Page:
Mon May 9, 2011 - 6:42 pm EST
UN population projections prompt calls for population control
NEW YORK, May 9, 2011 (LifeSiteNews.com) – In the wake of the release of increased population projections by the United Nations Population Fund last week, predicting the birth of the world’s 7 billionth baby in late October of this year, calls for measures to control the world’s population have surged.
The report says that the global population is rising faster than anticipated in previous reports and will likely reach 9.31 billion instead of 9.15 billion by 2050. UNFPA has released plans for activities to “underline the significance of this population milestone.”
Under the guise of aiding women’s “universal access to reproductive health,” UNFPA has been promoting abortion and contraceptive availability for years, especially in the developing world, and has recently begun pushing STD vaccinations as well.
“The population projections underscore the urgent need to provide safe and effective family planning to the 215 million women who lack it,” UNFPA Executive Director, Dr. Babatunde Osotimehin emphasized.
“Small variations in fertility – when multiplied across countries and over time – make a world of difference. We must invest the resources to enable women and men to have the means to exercise their human right to determine the number and spacing of their children.”
According to the “2010 Revision of World Population Prospects,” there will be 10.1 billion people on the planet by 2100. This is the first time the UN has made predictions so far into the future. However, the report adds that if global fertility increased by a half a child per woman, that figure could reach nearly 16 billion.
While prediction figures are based on an assumption that growth will taper during the coming years, Hania Zlotnik, head of the UN economic department’s population division, said that “doesn’t seem to us as very probable at this moment,” according to the National Post.
Zlotnik said the October date should be taken “with a grain of salt” because it relies on current trends that have clearly gone amiss in the past.
Suzanne Ehlers, president of Washington-based Population Action International, called the new projections “a wake-up call for governments to fulfill the global demand for contraception.”
“In developing countries around the world, millions of women want to prevent pregnancy but don’t have access to contraception,” said Ehlers. “This impacts their health, their educational opportunities, and their ability to provide for their families.”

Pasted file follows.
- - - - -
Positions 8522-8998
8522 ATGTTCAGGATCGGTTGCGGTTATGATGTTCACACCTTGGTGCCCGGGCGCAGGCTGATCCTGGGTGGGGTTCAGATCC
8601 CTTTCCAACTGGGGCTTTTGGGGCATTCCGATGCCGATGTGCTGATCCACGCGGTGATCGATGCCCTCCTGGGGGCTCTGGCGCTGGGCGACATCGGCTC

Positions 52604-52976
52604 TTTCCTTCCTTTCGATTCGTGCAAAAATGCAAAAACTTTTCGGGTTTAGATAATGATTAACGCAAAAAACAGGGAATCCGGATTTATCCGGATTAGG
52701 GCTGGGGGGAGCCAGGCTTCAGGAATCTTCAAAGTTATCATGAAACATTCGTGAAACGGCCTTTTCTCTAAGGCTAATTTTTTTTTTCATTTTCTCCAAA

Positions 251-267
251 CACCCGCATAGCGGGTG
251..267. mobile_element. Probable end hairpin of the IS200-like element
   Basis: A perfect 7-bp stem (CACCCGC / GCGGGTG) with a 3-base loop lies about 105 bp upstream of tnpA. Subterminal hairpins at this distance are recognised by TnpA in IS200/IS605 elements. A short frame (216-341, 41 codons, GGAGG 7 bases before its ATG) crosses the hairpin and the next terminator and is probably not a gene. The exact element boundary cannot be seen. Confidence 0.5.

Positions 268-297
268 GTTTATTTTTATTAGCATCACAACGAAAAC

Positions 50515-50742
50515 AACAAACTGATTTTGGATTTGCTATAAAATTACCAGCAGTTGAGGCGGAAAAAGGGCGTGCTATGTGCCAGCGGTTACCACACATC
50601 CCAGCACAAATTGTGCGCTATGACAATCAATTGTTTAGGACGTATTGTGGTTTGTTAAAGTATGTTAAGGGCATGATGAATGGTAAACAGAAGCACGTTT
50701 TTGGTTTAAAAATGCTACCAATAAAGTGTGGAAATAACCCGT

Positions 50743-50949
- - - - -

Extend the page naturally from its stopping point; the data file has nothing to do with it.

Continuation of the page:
Ehlers advocates universal “access to family planning” for “healthier lives” and “protecting our planet.”
Meanwhile, Steven Mosher, President of the Population Research Institute, takes a different view. UNFPA’s claims of women demanding contraceptives are “simply not true,” said Mosher, adding that these women instead are “crying out” for better health care for themselves and their families.
“Their cries are ignored by the population controllers at the UNFPA and elsewhere, however, who are bent not upon saving lives, but upon reducing the number of people on the planet,” said Mosher.
Demographics indicate a world better off with population growth, cited Mosher. Worldwide income, infant mortality rates, life expectancy, education level, and caloric intake have been getting dramatically better since 1800 or when there was only 1 billion people on the planet.
“The UNFPA and other population control organizations are loath to report the truth about falling fertility rates worldwide, since they raise funds by frightening people with the specter of overpopulation,” he said. “They tell us that too many babies are being born to poor people in developing countries. This is tantamount to saying that only the wealthy should be allowed to have children, and is a new form of global racism.”
“We should stop funding population control programs, and instead turn our attention to real problems like malaria, typhus, and HIV/AIDS,” concluded Mosher. “Baby Seven Billion, boy or girl, red or yellow, black or white, is not a liability, but an asset. Not a curse, but a blessing. For all of us.”
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